George Washington

A Brief Biography

Gabriel García Márquez

George Washington, also known to be the "Father of His Country," has very important significance for the history of the United States. Born in Westmoreland County, Virginia on February 22, 1732, Washington was the oldest of six children. His early education was simple and managed to accommodate only such practical subjects as mathematics and surveying, the basis for his professional life. His military and public accomplishments, in their turn, became possible due to the basis of his very first experiences and functions that he got in the Virginia militia as a leader. His relentless and dutiful character began forming at the early age and became the cornerstone of his great role in the foundation of the United States.

His serious military career actually started during the French and Indian War, in which he gained invaluable experience in combat and leadership on the frontier. Though he failed at first in his early career, his strong will and strategic sagacity were formed gradually, and he became the commander-in-chief of the Continental Army during the American Revolutionary War. He showed great resoluteness in this conflict besides tactical genius: an example is when he crossed the Delaware River and won in Yorktown. He had great skill at keeping up the morale and appearance of the Continental Army in the face of great adversity and substantial losses, which went a long way in winning American independence from British rule.

After the war, Washington's reputation as leader and patriot was simply without equal. He presided at the Constitutional Convention in 1787, and the dignity and strength with which he filled that office supplied these elements to the deliberations. Washington's leadership was central to the formulation and acquisition of ratification of the United States Constitution, which set forth the format of government for the new nation. His unanimous election as the first President of the United States in 1789 was clear testimony to the great trust and esteem in which the American people held him. During his presidency, Washington set invaluable precedents, among others: he established the cabinet and a tradition for a peaceful transfer of power.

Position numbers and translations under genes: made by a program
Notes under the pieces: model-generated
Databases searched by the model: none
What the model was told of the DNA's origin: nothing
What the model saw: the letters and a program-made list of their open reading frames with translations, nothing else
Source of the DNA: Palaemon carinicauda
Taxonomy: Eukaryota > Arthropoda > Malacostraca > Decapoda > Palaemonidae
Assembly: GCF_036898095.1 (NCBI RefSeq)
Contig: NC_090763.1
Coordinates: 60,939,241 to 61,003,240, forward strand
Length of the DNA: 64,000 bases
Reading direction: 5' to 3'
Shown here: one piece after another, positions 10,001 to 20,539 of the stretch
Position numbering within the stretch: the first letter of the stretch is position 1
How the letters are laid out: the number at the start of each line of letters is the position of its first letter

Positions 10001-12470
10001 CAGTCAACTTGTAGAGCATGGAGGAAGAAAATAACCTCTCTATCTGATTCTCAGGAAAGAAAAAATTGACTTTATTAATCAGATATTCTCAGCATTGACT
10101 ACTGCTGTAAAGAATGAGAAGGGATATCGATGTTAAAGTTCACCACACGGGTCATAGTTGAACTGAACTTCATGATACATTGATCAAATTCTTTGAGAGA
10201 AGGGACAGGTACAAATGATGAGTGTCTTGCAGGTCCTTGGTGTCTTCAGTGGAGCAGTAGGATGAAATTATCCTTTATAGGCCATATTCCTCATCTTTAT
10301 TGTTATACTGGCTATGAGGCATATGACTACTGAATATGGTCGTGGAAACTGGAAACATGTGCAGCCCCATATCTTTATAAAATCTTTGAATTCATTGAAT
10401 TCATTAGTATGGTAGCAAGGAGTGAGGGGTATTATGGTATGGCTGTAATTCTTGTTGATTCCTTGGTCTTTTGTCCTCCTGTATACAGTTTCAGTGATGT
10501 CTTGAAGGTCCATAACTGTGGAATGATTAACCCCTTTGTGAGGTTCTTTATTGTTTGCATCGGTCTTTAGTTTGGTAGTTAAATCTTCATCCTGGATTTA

As president, Washington had the difficult job of creating a working government out of almost nothing. He could deal with formidable problems, from setting up a national bank and shaping a sound economic stand to being able to bring about neutrality in international affairs. Washington gave his Farewell Address in 1796, in which he warned the nation to steer clear of political factions and alliances. It stands as one of the major addresses in American political history. These were the qualities of pragmatism, humility, and a sense of responsibility that defined Washington's leadership and have since been used as a benchmark by subsequent presidents for emulation.

George Washington retired in his beloved estate at Mount Vernon during his latter years, where he continued overseeing his agricultural interests and administered public affairs. He was a symbol of national unity and integrity. George Washington took his last breath on December 14, 1799, but his legacy as the model of leadership and civic virtue lives on. In many ways, in monuments and memorials, to his face on the dollar bill, he has been celebrated therein, so that his place in the birth of the United States will not be forgotten.